I have been thinking a lot about being present, about really living. It seems as if a lack of living in the moment has forever been a human malady, but at this point in time, with technology glued to our bodies, it sometimes feels as if we are about to implode.
We spend an unbelievable amount of time on our phones. And as we look out for our next Instagram photo op, we often miss what is right in front of us.
It’s like the joke I heard first from an Ottawa rabbi: Someone was at a funeral and he asked the officiating rabbi for the Wi-Fi password. “Have some respect for the dead!” the rabbi said. “Thanks Rabbi, is that all lowercase?”
Unfortunately this joke is inching ever closer to reality.
I think the description of Rabbeinu Behaye, the mystic, philosopher and ethicist of the 11th century, is the best description of them all: “pizur hanefesh (the scattering of our soul or our spirit).” We are scattered and we are missing the peaceful soul, the equilibrium, the reflectiveness, that couldn’t be more important for who we are.
And it’s not like we aren’t realizing this.
Apple’s app of the year pick for 2017 was Calm, a meditation and relaxation aid based on mindfulness that is now valued at close to $1 billion.
Living mindfully, in the present, has been at the heart of Judaism from the very beginning.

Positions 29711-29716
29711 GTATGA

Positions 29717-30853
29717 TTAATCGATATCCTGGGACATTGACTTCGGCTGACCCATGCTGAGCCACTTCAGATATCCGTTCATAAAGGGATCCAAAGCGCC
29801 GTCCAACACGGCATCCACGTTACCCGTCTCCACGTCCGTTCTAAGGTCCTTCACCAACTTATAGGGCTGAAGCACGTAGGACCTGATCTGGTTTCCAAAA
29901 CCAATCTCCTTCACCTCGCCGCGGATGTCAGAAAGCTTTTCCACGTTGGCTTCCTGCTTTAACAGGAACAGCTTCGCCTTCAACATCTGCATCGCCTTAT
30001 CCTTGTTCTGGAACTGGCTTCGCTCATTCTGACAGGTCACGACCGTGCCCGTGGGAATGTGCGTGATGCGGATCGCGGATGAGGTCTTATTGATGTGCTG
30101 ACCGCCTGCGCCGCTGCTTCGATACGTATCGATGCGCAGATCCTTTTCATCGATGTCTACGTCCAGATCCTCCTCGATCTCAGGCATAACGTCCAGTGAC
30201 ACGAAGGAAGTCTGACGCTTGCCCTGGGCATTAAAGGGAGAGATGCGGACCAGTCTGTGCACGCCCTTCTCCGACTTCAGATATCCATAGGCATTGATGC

Just take a look at some of the most significant parts of our religious practice.
Prayer strategically placed three times a day – a time to stop and think and reflect on who we are and where we are going, a time to refocus and recalibrate.
Shabbat, what a brilliant construct. The Tech Sabbath is becoming more and more popular but Judaism brought this concept to the world. A day unplugged. A day of reflection. A day of experiencing the here and now, our loved ones and our spirituality. There has been no more powerful tool in the history of mankind in inspiring living in the moment than Shabbat.
Or we think of berakhot (blessings). We are told of the benefit of saying 100 blessings a day and this should come as no surprise.
Because blessings are those moments of reflection. They are moments that allow us to refocus and soak in the richness of the experience we are about to have.
And as Rabbi Aryeh Kaplan – one of the most prolific English-language Jewish authors, who died way too young at the age of 48 and gave the layperson access to so much wisdom and many texts that were previously inaccessible – explained, a comparative study of meditative methods shows that the Jewish systems may have been among the most advanced in the world.
And these few examples are just the tip of the iceberg.
Judaism is about really living. Living with our hearts and eyes open, ready to soak in all of the wonders of existence being present has to offer.
Like those beautiful words of Rabbi Abraham Joshua Heschel: “The beginning of our happiness lies in the understanding that life without wonder is not worth living. What we lack is not a will to believe but a will to wonder.”
Originally published in the Ottawa Jewish Bulletin, January 27, 2020.